A registered Dietitian can help you to unlock your potential with food. So talk to Lea online or visit Dietitians NZ website to find a Dietitian near you

Would you like to support us?

If you would like more information about how you can support Dietitians on their special day visit:

We join with Dietitians NZ in acknowledging the great work Dietitians of Canada has done in developing the themes and messages for Dietitians Day 2018, and we are grateful for their permission to use these themes in New Zealand.

For more information on related articles by Lea visit:
Could you make healthier decisions when you shop?
8 Healthy tips when making ‘real food’ choices
Does your diet tick all the boxes?
Who’s cooking tonight?
Wise up to discretionary foods
Don’t let disordered eating ruin your performance.


  1. Burke, L. Deakin,V. Clinical Sports Nutrition. The McGraw Hill Book Co Aust, 2000 2nd
  2. Baker L, Gont B,Crowe T Hospital malnutrition : Prevalence, identification and impact on patients and the health care system. Intern J Environ Res Public Health 2011 8 (2):5154-527.
  1. Beard,J 2003. Iron deficiency alters brain development and functioning. J. Nut 133: 1468S- 1472S.
  2. D, Nabb.S 2003. carbohydrate, memory and mood. Nutrition reviews; May;61,5;Health Module S61-67.
  3. Burrows,T. Goldman,S. Olson, RH, Byrne, B. Coventry,WL. Association between selected dietary behaviours and academic performance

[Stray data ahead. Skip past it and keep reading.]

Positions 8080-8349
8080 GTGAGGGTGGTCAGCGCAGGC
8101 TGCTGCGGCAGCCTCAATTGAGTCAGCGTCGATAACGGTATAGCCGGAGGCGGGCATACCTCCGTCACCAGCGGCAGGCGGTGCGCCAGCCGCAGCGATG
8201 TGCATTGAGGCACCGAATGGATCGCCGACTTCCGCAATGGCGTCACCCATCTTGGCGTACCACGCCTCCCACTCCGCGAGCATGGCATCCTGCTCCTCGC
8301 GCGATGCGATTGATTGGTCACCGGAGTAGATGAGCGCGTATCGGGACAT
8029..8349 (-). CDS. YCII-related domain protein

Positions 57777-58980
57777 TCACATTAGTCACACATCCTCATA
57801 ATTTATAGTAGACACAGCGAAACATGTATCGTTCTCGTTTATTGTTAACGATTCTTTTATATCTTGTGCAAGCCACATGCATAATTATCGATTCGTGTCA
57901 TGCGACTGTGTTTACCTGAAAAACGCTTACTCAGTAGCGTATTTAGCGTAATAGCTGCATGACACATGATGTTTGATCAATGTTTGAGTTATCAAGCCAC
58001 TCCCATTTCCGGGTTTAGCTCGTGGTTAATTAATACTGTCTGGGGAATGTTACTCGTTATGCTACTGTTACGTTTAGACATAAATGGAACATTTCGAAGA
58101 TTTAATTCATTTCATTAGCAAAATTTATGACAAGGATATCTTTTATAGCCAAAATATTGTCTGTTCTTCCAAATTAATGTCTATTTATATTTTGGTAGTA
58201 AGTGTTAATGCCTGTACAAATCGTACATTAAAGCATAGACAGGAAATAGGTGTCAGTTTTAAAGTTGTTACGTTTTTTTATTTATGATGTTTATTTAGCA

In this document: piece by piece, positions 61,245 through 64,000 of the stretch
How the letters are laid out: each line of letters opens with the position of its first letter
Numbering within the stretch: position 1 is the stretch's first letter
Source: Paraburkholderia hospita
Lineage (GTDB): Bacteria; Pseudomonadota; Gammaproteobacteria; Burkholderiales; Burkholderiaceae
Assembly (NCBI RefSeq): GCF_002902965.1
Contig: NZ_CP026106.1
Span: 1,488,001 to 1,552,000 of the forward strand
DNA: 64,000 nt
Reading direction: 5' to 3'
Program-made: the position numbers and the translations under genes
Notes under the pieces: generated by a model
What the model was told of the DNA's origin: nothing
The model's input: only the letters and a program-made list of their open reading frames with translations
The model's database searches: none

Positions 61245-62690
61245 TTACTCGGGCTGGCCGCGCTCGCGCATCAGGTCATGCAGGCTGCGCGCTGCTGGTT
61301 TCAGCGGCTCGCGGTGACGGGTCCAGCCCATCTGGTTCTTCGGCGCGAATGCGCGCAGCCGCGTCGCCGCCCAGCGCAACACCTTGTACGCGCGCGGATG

1. Utter, JDenny, SDyson, B. School gardens and adolescent nutrition and BMI: Results from a national, multilevel study . Prev Med. 2016 Feb;83:1-4.
  1. Locker J, Robinson C, Roth D. Ritchie C, Burgio K. The effect of the presence of others on caloric intake in homebound older adults. J Gerontology A. Biol Sci Med Sc 2005 Nov 60(11) 1475-1478.
  2. Yiengprugsawan, V. Banwell,C. Takeda, W. Dixon,C, Seubsman,S. Sleigh,AC. Health, happiness and eating together. What can a large Thai cohort study tell us? Global J.of Health Sci. 2015 Jul 7 (4): 270-2

About the author View all

Lea Stening

Lea is one of New Zealand’s leading paediatric dietitians and also specialises in Sports Nutrition. She has specialised in Paediatric Nutrition for 31 years and in 1985 was the first paediatric dietitian to enter private practice in New Zealand. Lea helps families through her private consultations, public lectures, newspaper and magazine articles as well as television and radio interviews. Read more »

View all posts by Lea Stening »